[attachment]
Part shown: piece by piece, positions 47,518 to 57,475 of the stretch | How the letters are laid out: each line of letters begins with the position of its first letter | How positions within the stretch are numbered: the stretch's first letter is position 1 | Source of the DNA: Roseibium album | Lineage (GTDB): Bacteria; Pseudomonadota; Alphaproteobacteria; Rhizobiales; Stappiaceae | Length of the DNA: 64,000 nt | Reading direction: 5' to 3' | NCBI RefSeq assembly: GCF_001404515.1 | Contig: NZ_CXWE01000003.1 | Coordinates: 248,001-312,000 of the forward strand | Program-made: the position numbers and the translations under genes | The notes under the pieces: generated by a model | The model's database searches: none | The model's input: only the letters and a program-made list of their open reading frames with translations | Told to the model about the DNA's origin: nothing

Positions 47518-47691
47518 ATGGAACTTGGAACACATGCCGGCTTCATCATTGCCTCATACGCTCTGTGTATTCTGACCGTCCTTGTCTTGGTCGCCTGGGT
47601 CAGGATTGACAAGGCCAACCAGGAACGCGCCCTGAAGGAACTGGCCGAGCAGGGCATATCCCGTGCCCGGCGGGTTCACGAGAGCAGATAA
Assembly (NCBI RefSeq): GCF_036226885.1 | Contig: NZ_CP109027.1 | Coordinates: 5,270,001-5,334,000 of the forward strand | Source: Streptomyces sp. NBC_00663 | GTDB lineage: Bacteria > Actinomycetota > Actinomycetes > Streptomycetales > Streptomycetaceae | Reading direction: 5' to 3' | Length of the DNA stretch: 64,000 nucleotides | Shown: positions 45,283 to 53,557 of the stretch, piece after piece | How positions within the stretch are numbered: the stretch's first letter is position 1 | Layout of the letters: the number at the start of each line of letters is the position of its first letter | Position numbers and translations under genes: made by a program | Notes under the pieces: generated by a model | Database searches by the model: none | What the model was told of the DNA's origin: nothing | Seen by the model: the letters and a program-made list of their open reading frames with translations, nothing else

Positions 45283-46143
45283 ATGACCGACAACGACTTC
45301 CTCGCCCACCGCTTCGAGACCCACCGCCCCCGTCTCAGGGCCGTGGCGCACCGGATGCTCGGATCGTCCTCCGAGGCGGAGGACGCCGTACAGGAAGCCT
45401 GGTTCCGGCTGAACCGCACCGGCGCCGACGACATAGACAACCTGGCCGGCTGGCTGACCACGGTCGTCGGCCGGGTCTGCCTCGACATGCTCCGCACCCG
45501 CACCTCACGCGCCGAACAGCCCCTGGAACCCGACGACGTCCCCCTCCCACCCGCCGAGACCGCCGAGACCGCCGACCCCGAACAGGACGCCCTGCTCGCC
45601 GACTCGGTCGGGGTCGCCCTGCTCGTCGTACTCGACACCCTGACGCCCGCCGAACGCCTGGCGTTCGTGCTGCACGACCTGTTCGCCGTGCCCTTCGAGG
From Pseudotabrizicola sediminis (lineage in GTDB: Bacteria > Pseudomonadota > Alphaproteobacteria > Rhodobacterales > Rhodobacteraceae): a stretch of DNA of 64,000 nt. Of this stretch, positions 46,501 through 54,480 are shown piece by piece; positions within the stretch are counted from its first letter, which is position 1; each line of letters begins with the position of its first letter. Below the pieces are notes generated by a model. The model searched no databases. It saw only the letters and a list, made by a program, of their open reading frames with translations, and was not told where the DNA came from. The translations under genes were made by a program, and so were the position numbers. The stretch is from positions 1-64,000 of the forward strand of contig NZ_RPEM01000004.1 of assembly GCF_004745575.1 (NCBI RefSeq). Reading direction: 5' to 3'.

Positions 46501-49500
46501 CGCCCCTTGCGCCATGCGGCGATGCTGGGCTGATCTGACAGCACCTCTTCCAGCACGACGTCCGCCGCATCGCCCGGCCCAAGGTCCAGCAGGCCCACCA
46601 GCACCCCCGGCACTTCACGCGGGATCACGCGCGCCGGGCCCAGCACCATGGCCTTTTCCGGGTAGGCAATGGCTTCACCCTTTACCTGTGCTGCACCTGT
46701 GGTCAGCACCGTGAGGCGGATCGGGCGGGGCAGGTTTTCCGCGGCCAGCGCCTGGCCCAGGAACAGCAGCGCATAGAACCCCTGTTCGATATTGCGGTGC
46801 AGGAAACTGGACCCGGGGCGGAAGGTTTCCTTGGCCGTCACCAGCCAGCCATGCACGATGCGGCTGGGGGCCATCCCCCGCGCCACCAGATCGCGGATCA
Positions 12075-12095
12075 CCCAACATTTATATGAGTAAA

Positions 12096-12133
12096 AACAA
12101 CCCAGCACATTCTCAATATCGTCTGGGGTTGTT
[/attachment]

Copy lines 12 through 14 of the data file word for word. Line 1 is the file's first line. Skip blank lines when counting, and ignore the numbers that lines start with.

From Pseudotabrizicola sediminis (lineage in GTDB: Bacteria > Pseudomonadota > Alphaproteobacteria > Rhodobacterales > Rhodobacteraceae): a stretch of DNA of 64,000 nt. Of this stretch, positions 46,501 through 54,480 are shown piece by piece; positions within the stretch are counted from its first letter, which is position 1; each line of letters begins with the position of its first letter. Below the pieces are notes generated by a model. The model searched no databases. It saw only the letters and a list, made by a program, of their open reading frames with translations, and was not told where the DNA came from. The translations under genes were made by a program, and so were the position numbers. The stretch is from positions 1-64,000 of the forward strand of contig NZ_RPEM01000004.1 of assembly GCF_004745575.1 (NCBI RefSeq). Reading direction: 5' to 3'.

Positions 46501-49500
46501 CGCCCCTTGCGCCATGCGGCGATGCTGGGCTGATCTGACAGCACCTCTTCCAGCACGACGTCCGCCGCATCGCCCGGCCCAAGGTCCAGCAGGCCCACCA